In the first blog in our series on climate change and agriculture, we’re going to start our discussion on these issues by looking at North America, and how this continent will be affected. North America produces huge amounts of corn, soy, and fruit, and if temperatures continue to rise, and weather becomes more unpredictable, it could have a dangerous effect on the future of farming in The United States, Mexico, and Canada.
Admittedly, some of these effects could be positive for some farmers. Crops that are limited by the growing season, like fruit producers in the Great Lakes region and eastern Canada, will benefit from warmer temperatures as it will give them more time during the year to grow and harvest crops. The EPA does note that the continent as a whole will benefit from climate change through the next century, but some regions or crops will suffer greatly.
Some crops are already reaching their maximum production, like grape farmers in California, would suffer great losses as a result of climate change. Many crops would start being produced farther north as a result of the temperature increase, and this would make it more difficult for farmers to keep up with their old production yields. The EPA also states that the U.S. plains and the Canadian prairies are expected to be some of the hardest hit regions by climate change.
While the United States and Canada are both developed nations with the ability to adapt and modify farming practices to fit with the new climate changes, many individual farmers could lose their jobs when crops are no longer profitable in their region, or when a tornado, flood, or drought destroys what crops they have grown. And in Mexico, where many farming families are poor, the ability to adapt to the climate quickly will not be there. The World Bank notes that the Northern part of the country is already dealing with water scarcity issues, so any extreme weather could have adverse effects there, while the Southern part of the country is dealing with tropical storms which can destroy crops and harm livestock. Working towards reducing the effects of climate change is particularly important in Mexico where food crops are directly related to food security and poverty rates within the nation.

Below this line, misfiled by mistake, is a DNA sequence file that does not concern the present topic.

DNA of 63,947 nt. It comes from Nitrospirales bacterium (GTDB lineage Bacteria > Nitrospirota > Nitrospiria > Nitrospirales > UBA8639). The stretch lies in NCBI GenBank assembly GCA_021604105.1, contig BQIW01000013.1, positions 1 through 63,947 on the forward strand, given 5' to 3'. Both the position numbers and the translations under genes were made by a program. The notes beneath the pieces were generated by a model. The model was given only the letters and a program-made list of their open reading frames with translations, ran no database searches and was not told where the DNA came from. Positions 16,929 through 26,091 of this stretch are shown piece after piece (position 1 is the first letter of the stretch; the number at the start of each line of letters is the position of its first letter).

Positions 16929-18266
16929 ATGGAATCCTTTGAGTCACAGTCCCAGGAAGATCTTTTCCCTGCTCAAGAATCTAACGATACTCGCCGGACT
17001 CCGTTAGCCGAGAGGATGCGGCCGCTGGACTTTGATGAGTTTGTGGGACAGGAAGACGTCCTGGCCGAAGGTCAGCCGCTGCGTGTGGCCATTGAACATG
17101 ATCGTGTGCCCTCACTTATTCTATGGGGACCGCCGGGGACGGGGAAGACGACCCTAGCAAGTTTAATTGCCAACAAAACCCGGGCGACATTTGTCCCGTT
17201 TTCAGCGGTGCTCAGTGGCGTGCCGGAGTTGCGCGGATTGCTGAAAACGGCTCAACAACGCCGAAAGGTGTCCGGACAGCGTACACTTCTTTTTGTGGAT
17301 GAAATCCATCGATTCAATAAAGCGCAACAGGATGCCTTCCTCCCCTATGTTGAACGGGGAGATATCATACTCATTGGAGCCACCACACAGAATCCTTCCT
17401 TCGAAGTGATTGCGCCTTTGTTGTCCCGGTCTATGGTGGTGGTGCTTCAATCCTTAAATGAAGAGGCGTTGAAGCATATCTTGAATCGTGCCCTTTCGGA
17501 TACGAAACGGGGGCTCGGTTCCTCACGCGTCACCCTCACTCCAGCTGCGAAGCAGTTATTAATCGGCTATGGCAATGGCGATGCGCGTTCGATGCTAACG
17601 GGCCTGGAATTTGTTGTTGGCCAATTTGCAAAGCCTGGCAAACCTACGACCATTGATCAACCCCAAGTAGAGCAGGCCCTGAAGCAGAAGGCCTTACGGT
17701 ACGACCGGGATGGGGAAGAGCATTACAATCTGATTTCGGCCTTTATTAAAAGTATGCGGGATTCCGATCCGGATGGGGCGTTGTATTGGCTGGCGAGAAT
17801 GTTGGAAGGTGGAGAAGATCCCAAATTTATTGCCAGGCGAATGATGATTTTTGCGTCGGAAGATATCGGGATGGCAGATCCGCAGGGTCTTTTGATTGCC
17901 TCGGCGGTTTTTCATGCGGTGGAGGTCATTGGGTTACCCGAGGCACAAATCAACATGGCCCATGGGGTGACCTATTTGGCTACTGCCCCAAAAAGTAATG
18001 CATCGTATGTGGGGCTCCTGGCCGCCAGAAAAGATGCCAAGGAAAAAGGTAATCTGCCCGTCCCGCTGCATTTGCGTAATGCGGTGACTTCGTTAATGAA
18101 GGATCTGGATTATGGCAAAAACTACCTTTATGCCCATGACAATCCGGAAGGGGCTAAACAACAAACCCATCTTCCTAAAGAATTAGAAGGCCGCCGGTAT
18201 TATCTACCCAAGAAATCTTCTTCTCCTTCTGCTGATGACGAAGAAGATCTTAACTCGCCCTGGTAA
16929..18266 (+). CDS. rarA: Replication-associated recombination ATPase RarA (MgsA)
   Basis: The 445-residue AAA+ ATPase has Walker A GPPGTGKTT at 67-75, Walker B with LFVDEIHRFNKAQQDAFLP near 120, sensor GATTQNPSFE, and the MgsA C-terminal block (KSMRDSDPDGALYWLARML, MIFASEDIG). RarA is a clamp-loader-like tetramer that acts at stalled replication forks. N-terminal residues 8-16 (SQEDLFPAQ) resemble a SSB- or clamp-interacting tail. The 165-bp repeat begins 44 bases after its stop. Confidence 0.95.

While climate change might seem unrelated to your daily lives, when food prices start to rise and farming families are forced to move or are put out of work, it will be too late. We have to act now to prevent as much damage as possible. By learning more about how you can reverse the effects of climate, you can do your part to create a more sustainable earth. Check out the Nature Conservatory to find easy things you can do to help prevent climate change.